THE train driver involved in a major derailment in Taranaki last year has admitted falling asleep at the controls. A report released by the Transport Accident Investigation Commission (TAIA) last week stated the drivers involved in three accidents last year had dozed off while in control of Tranz Rail trains.
The November accident at Kai Iwi, south of Waverley, spilt 40,000 litres of Kiwi Co-operative Dairies milk. The other accidents attributed to snoozing drivers involved a freight train at Westmere, near Wanganui last September, and a head-on crash between two express trains in December.
Despite the drivers' actions, the TAIC was not critical of them in the report. Instead it recommended to Tranz Rail that it change the way the company approached driver rosters, and made checks on how many hours they were working. Rail and Marine Transport Union spokesman Brian Cronin, of Wellington, said yesterday safety problems with the rail company had been well documented in the past year. Sleep deprivation and overworked drivers had been a major problem with Tranz Rail. However, Mr Cronin said things were now starting to move in the right direction, with Tranz Rail improving its safety standards. Kiwi Co-Operative Dairies freight transport manager Gary Webber said driver problems with Tranz Rail did not involve the Hawera-based company, even though it was a major transporter of product. "It is an issue for Tranz Rail. We are just like anyone that uses Tranz Rail, we are just a passenger and we'll leave it at that," he said.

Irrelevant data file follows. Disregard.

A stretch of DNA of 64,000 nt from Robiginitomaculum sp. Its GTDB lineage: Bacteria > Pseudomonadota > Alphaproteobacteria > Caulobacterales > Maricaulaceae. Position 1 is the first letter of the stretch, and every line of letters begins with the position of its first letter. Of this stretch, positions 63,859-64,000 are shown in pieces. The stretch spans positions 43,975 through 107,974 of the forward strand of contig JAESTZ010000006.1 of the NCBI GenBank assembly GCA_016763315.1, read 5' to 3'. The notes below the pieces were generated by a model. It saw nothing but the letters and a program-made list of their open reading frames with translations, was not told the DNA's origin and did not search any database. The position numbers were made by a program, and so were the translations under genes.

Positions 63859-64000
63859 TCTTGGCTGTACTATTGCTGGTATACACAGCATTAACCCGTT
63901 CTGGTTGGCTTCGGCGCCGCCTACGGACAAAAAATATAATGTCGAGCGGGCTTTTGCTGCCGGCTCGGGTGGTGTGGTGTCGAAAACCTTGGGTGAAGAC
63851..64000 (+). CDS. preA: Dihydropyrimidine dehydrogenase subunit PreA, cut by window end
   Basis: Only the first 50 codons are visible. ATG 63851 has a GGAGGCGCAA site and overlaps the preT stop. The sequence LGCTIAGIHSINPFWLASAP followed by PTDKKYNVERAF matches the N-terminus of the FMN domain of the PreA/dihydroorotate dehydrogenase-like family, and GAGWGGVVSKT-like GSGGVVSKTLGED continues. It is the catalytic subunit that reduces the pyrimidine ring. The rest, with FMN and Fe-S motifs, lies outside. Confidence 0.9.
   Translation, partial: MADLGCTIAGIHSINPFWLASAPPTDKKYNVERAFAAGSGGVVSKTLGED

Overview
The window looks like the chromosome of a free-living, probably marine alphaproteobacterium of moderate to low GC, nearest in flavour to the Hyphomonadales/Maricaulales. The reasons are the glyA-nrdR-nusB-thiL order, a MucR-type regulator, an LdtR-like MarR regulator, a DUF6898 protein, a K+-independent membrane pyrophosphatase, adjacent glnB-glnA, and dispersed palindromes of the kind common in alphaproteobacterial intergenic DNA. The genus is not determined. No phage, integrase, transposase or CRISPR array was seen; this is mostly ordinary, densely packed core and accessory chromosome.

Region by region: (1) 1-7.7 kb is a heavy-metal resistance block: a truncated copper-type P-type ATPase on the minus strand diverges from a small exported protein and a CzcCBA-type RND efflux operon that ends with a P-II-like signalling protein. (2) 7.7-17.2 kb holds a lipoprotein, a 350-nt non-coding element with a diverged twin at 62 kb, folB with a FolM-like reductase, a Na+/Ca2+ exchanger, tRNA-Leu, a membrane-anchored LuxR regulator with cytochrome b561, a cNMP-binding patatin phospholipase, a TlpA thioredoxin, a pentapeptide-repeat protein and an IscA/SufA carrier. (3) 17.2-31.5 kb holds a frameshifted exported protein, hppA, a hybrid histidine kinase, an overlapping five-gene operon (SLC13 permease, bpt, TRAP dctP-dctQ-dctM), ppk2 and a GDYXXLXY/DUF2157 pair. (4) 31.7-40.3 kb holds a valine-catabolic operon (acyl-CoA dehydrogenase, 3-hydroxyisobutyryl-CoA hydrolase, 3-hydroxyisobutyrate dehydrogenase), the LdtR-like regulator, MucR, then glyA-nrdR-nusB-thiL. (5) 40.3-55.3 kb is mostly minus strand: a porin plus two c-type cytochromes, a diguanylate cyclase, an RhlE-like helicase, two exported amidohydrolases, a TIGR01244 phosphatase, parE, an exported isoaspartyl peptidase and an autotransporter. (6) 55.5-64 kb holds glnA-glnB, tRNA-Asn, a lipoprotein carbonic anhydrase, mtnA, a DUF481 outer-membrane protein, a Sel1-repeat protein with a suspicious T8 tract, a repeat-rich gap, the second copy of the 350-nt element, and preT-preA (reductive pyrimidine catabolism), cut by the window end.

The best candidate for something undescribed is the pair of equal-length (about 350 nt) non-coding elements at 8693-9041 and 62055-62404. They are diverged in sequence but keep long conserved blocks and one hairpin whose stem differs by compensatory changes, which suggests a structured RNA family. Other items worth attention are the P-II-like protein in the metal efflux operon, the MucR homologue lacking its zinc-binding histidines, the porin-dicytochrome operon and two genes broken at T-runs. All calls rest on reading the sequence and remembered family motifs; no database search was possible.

Tranz Rail spokesperson Sue Foley said the company had made several changes since the accidents. They included employing more drivers, making sure they did not work more than 11 hours a day, and giving them adequate breaks. "We took these incidents incredibly seriously and we haven't had any incidents since," she said.
She said Tranz Rail came under much more intense scrutiny than the trucking industry, where drivers also worked long hours.
The last milk train derailment, near Maxwell, on January 17, was not investigated by the TAIC because it appeared it could offer no safety message.
©2004 Fairfax New Zealand